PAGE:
Supervisor Jerry Wilson wants a second-chance program for felony convicts after release
If you do the crime, you pay the time, but what happens after that?
Most jobs require background checks, which will show an individual’s criminal history. The chances of people getting a job with any kind of record are low, said Rev. Jerry Wilson, Lincoln County supervisor for District 1. Wilson is attempting to start a “working spiritual” program to give those with a felony conviction a second chance after they are released from jail.
“People need jobs. Attaching a felony to their situation will make it hard for them,” he said.
Wilson’s program would allow those who have committed felonies such as robbery, theft and other related crimes — except for murder — to participate in the program to expunge the conviction from their records before the job search begins.
Wilson believes that a landing a good job and reconnecting with Christ will help get people back on their feet to avoid the criminal life they were once a part of.
“My home was broken in before too, but people still need help. If people had jobs, they wouldn’t be doing that stuff,” he said.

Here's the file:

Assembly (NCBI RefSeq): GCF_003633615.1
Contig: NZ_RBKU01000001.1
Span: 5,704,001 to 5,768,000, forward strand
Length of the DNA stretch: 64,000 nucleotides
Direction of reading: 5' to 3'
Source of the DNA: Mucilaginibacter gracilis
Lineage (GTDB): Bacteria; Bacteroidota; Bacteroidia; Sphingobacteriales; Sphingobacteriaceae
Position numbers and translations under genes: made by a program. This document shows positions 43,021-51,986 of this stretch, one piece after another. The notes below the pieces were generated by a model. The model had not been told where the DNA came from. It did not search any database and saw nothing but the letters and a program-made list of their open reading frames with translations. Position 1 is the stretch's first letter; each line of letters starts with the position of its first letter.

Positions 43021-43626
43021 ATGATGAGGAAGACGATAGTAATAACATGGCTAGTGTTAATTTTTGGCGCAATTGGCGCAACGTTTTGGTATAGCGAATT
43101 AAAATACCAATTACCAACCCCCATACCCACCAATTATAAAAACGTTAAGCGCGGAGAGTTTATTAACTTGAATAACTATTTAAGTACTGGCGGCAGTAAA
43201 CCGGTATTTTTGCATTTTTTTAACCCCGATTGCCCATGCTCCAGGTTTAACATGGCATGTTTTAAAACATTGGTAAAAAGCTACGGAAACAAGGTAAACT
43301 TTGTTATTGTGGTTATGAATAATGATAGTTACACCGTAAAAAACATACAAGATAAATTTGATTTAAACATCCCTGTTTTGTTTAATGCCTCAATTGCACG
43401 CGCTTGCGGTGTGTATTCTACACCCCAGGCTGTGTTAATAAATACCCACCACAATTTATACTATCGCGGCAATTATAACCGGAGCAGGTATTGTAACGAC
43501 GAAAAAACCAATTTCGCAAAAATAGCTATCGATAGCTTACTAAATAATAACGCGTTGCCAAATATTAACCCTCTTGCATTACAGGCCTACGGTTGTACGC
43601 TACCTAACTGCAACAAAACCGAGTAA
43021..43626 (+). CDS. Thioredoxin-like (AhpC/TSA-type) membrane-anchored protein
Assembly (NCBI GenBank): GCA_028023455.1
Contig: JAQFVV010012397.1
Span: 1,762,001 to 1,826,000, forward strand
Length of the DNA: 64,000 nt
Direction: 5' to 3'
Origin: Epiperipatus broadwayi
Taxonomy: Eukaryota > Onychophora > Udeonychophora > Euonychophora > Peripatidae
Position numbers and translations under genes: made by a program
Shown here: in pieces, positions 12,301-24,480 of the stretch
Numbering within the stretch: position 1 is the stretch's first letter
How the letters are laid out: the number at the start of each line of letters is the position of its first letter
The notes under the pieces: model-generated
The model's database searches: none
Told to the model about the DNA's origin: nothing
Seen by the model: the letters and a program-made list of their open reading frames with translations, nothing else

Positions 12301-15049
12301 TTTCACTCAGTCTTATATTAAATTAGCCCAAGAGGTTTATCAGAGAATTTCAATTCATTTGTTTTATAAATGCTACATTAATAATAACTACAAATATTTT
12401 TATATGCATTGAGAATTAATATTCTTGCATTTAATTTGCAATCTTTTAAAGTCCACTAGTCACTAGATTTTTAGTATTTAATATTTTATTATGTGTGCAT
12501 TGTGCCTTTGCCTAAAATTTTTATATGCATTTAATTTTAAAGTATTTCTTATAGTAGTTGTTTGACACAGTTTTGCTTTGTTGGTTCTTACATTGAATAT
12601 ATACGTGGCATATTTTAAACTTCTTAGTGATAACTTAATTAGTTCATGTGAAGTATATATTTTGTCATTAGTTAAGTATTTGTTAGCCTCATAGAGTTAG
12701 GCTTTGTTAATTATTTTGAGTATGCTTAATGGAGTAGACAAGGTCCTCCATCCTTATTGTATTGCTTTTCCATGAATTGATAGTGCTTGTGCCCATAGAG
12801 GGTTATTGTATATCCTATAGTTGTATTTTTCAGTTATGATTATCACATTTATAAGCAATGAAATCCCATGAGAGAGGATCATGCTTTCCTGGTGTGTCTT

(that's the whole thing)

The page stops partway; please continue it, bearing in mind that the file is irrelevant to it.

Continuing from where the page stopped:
Wilson is now in his fourth term as supervisor, and he has struggled to find out how to establish a program like this in Lincoln County.
“We just haven’t found the right people to really help, but I do know it’s someone out there,” he said. “If it’s in your heart to help people, you’ll do what it takes to get it done.”
A few people on Wilson’s team have committed their help once the program gets off the ground. Those include Justice Court Judge Roger Martin and Pastor David Franklin of Christ Church International, Wilson said. He said Martin will help on the legal side, while Franklin will assist in the spiritual element.
“Often times, the people who come out of the correctional institutions are so excited about freedom that they don’t make the decisions necessary to facilitate their souls being stabilized. If I could get a man to listen to me, I can get a man stable in his life,” Franklin said.
Since the program is still in the idea stage, Wilson has helped inmates with the help of his wife, Ward 3 Alderman Mary Wilson, and his church, The Living Work Faith Ministry.
State law allows some convictions to be expunged. Those include a first offender misdemeanor, among others. Some felonies can be expunged, according to attorneys.